Everyone in your healthcare organization that works with confidential patient information should receive regular training and refresher courses on HIPAA security compliance. This can include everyone from doctors and nurses to IT staff, administrative staff, and front desk personnel. The appropriate training will depend on the technology you use, the kinds of information you are working with, and the specific needs of your organization, but should usually cover at least the following:

  • What information is protected under HIPAA regulations
  • Why it is protected
  • Correct ways of handling information
  • Instructions on the compliant use of IT systems, computers, and other data storage systems, especially any new tools or workflows

HIPAA training is mandatory for compliance and must be repeated "periodically," according to federal guidelines. It is therefore very important that you follow up on your HIPAA assessment with staff training and make sure that you carefully document all education events and staff attendance at them.

4. Perform due diligence on business associates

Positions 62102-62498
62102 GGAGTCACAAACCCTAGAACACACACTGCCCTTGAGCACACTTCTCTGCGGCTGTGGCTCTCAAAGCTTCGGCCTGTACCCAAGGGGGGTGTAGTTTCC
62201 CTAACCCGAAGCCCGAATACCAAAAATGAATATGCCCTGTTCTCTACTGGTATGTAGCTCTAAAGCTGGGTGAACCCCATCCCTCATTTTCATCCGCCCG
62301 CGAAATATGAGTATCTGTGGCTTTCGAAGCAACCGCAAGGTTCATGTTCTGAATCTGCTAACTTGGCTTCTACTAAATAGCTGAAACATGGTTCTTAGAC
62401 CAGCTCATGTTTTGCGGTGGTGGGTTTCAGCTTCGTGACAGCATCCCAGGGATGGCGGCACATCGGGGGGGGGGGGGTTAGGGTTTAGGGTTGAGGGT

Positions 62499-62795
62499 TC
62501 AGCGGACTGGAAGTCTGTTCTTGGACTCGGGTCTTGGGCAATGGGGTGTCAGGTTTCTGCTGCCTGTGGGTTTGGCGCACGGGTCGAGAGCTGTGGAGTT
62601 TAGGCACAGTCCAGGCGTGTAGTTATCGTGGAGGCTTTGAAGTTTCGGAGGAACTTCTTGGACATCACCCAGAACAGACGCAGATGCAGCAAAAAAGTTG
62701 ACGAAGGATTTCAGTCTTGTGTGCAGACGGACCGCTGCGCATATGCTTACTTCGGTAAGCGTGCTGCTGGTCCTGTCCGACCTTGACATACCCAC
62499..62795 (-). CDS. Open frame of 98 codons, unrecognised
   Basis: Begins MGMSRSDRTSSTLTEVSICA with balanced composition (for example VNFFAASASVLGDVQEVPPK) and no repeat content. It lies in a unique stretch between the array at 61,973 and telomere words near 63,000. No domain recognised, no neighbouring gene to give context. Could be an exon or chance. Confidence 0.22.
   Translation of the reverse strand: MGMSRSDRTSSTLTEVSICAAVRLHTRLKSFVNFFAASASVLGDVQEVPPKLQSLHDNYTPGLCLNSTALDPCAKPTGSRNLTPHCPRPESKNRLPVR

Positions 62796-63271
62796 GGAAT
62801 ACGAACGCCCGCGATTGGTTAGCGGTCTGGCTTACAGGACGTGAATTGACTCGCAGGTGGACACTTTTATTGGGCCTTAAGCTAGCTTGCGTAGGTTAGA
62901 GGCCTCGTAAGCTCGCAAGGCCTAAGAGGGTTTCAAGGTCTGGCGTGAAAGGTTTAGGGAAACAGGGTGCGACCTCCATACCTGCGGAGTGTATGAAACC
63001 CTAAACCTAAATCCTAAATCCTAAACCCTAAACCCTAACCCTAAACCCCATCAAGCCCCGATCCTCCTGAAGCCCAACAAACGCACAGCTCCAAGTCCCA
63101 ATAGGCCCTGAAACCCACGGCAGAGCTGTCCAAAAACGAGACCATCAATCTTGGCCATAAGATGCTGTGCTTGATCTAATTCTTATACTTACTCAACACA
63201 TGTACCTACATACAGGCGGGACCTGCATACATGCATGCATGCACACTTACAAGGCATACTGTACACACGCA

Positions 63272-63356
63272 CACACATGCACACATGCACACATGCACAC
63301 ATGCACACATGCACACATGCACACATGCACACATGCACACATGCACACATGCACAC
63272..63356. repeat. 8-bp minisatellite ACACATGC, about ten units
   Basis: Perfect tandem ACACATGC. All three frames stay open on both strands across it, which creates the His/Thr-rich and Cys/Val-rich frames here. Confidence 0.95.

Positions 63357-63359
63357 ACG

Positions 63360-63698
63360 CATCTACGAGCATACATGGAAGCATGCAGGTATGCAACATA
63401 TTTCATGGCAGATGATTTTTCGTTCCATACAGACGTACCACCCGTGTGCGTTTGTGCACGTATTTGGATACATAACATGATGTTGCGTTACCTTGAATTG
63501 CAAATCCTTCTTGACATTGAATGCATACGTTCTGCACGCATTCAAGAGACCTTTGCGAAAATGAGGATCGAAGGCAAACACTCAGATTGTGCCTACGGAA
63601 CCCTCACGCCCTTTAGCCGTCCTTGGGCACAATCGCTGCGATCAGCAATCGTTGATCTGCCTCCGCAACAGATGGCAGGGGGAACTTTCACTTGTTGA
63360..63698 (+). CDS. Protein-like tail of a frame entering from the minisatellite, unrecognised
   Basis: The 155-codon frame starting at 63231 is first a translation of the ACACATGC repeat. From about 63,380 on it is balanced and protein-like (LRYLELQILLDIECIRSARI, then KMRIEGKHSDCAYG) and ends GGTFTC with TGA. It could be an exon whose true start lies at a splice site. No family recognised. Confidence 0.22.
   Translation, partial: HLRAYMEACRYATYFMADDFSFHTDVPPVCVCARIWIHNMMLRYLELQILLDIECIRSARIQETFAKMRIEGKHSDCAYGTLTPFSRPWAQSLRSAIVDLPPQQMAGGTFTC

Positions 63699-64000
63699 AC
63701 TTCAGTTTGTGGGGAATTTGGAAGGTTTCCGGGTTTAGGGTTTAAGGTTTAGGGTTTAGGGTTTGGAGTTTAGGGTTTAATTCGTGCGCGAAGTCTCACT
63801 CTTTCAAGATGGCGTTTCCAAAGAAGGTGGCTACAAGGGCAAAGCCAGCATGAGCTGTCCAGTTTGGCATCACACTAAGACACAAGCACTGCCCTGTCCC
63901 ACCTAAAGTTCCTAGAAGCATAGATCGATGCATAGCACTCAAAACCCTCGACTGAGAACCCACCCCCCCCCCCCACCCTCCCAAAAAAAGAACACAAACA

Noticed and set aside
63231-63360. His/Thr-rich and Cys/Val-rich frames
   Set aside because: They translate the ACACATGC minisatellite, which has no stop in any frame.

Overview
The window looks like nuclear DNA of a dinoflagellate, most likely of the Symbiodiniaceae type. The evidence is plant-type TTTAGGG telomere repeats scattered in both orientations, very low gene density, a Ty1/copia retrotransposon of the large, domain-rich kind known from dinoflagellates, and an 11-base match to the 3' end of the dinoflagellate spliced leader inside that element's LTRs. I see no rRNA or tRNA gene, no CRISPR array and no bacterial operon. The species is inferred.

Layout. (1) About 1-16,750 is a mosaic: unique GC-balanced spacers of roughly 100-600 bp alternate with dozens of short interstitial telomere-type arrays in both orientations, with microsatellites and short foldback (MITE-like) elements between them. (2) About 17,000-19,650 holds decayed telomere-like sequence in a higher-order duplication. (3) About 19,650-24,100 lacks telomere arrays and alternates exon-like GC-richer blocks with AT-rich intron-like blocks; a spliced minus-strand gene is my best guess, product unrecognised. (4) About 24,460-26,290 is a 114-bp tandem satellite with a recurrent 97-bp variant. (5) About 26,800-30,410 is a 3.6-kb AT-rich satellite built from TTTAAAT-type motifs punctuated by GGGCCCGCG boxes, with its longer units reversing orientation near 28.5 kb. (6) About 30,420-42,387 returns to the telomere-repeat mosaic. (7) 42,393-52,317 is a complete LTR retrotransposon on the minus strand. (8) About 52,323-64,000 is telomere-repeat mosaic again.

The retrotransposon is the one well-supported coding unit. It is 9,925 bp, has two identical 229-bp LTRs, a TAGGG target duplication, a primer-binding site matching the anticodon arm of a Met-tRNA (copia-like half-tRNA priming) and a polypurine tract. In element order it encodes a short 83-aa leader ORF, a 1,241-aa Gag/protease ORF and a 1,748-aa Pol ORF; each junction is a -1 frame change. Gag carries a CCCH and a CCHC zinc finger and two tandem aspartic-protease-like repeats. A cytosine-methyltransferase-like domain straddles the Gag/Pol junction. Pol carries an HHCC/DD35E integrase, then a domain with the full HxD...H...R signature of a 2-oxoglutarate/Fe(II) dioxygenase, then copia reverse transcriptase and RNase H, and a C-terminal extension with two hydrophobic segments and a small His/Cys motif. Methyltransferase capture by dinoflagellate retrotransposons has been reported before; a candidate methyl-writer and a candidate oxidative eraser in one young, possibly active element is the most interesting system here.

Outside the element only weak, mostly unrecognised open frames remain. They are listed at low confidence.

After you've received your HIPAA assessment results, you should also take steps to make sure that not only your organization but also your business associates are working to maintain HIPAA compliance.

A business associate, under HIPAA guidelines, is defined as "… a person or entity that performs certain functions or activities that involve the use or disclosure of protected health information on behalf of, or provides services to, a covered entity." In other words, any organization with which you share patient information is likely considered a business associate. This would include, for example, a revenue cycle management company, transcription service provider, accounting firm, and managed services provider.